Maps.me was a choice I’d never heard of, but came highly recommended by our iOS editor.
I gave it a shot and was really impressed with the level of detail of the maps, as well as the offline navigation capabilities. In fact, that’s what the app is best-known for: its ability to navigate completely offline.
Of course, you’ll need to download a rather large map file for your area, or the entire country, but once you’ve got that squared, the routing capabilities, points of interest mapping and even turn-by-turn directions are second-to-none, including Google Maps.
Sygic operates with many of the social and sharing aspects of Waze, only with better offline directions and route planning.
HERE Maps has a beautiful and intuitive UI that allows for not only offline mapping but saving entire lists of things to see or do along your route and then adding them on-the-fly.
Navigon is one of the most rock-solid GPS apps on the market, but offline navigation is where it truly shines. Unlike many others who use real-time data updates, Navigon downloads maps to your device and is fully capable of getting you where you need to go without a mobile data connection.
Gaia works better if you download the topographic maps that accompany it, but you can hike for five to ten days with your phone on airplane mode while the GPS still functions as normal. With Gaia, you can plot your route, share it with others and plan for strategic stops to take in the sights or to hunker down for the night.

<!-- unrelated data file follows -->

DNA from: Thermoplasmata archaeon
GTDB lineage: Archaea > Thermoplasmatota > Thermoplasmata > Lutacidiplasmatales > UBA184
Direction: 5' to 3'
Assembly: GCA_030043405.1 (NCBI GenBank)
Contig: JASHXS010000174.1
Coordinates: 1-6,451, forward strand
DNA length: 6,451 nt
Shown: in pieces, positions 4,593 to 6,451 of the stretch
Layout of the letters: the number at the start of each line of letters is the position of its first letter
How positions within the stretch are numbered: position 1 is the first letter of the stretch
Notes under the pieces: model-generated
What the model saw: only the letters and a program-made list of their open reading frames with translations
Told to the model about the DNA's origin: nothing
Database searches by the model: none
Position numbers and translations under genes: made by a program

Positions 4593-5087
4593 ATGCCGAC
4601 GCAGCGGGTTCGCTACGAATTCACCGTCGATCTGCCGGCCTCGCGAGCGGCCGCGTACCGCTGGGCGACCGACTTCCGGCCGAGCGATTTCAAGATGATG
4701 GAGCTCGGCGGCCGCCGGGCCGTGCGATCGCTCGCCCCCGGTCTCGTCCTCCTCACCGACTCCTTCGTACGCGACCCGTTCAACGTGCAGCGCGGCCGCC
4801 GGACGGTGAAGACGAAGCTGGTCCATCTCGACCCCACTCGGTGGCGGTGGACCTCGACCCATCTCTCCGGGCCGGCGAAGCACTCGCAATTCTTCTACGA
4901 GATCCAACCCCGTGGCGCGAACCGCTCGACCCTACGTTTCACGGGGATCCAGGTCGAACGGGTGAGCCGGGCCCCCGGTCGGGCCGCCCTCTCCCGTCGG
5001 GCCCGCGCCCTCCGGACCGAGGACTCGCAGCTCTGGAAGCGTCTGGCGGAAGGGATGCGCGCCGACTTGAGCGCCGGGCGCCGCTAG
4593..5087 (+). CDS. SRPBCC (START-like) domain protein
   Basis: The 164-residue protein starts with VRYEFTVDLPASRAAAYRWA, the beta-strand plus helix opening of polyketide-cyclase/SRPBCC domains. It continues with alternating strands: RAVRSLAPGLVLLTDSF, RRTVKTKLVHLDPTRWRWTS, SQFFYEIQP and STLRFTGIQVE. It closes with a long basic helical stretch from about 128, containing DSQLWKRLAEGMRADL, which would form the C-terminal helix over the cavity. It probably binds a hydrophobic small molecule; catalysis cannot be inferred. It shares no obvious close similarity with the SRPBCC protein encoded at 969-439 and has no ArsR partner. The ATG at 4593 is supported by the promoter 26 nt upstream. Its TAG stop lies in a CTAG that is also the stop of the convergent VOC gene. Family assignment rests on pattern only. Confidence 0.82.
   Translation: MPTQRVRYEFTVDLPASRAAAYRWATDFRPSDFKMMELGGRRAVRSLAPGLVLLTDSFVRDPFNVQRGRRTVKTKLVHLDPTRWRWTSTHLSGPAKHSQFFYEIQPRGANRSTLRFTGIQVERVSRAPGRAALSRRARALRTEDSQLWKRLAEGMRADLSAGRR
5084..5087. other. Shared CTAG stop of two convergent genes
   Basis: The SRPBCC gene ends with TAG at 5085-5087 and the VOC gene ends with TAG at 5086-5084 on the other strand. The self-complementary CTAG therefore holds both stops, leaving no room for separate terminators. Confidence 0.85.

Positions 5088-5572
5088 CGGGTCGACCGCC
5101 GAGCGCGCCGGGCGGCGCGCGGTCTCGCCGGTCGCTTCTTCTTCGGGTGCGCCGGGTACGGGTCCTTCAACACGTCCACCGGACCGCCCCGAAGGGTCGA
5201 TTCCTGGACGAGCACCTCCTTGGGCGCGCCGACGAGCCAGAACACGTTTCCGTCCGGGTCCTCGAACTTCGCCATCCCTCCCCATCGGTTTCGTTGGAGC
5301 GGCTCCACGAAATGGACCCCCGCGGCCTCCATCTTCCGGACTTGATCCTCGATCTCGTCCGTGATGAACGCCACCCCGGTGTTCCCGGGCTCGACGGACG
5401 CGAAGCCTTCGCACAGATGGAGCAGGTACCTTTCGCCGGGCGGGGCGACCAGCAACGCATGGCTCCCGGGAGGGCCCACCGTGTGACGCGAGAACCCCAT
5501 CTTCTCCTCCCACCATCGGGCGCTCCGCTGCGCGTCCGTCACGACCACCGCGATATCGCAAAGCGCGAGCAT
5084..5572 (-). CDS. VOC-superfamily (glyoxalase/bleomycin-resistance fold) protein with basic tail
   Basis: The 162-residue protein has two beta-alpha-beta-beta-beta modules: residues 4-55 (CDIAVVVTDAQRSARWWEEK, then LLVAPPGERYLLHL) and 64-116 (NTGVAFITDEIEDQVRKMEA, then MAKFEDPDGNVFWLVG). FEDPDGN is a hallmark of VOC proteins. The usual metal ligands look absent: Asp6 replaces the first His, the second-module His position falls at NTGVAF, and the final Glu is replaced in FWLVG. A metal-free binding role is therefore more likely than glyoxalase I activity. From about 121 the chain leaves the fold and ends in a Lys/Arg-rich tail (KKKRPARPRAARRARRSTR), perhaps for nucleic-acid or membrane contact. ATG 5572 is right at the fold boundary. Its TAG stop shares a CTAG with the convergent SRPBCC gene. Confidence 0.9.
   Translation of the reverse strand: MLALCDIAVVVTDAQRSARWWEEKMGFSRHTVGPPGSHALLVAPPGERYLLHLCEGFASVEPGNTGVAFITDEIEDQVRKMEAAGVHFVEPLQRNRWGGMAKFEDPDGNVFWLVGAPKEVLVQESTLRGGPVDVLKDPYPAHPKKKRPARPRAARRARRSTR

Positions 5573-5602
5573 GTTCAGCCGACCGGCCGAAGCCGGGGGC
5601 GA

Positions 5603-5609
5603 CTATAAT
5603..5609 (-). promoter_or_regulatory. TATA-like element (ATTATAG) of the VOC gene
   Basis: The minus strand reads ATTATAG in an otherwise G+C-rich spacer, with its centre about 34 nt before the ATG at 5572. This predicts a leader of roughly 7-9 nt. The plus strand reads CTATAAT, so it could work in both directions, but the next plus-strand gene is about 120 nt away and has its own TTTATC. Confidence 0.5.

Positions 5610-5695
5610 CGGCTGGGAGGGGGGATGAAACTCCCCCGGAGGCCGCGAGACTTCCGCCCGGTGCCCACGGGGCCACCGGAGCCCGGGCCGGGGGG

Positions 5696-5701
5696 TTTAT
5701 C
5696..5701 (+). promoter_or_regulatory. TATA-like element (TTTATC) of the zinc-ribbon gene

Memory Map is sort of a throwback to the old Garmin handheld systems, but it’s a powerful solution for those that are willing to pay a premium for one of the best mapping solutions on the planet. The maps are highly-detailed, and feature everything from topography to complete 3D overviews for finding the best path through an area.
Of course, when it comes to this level of quality, you’ll generally have to open your wallet. Memory Map is a free download but the maps run $5 to $200 each, with most of the USGS and NOAA charts priced at a relatively reasonable $10.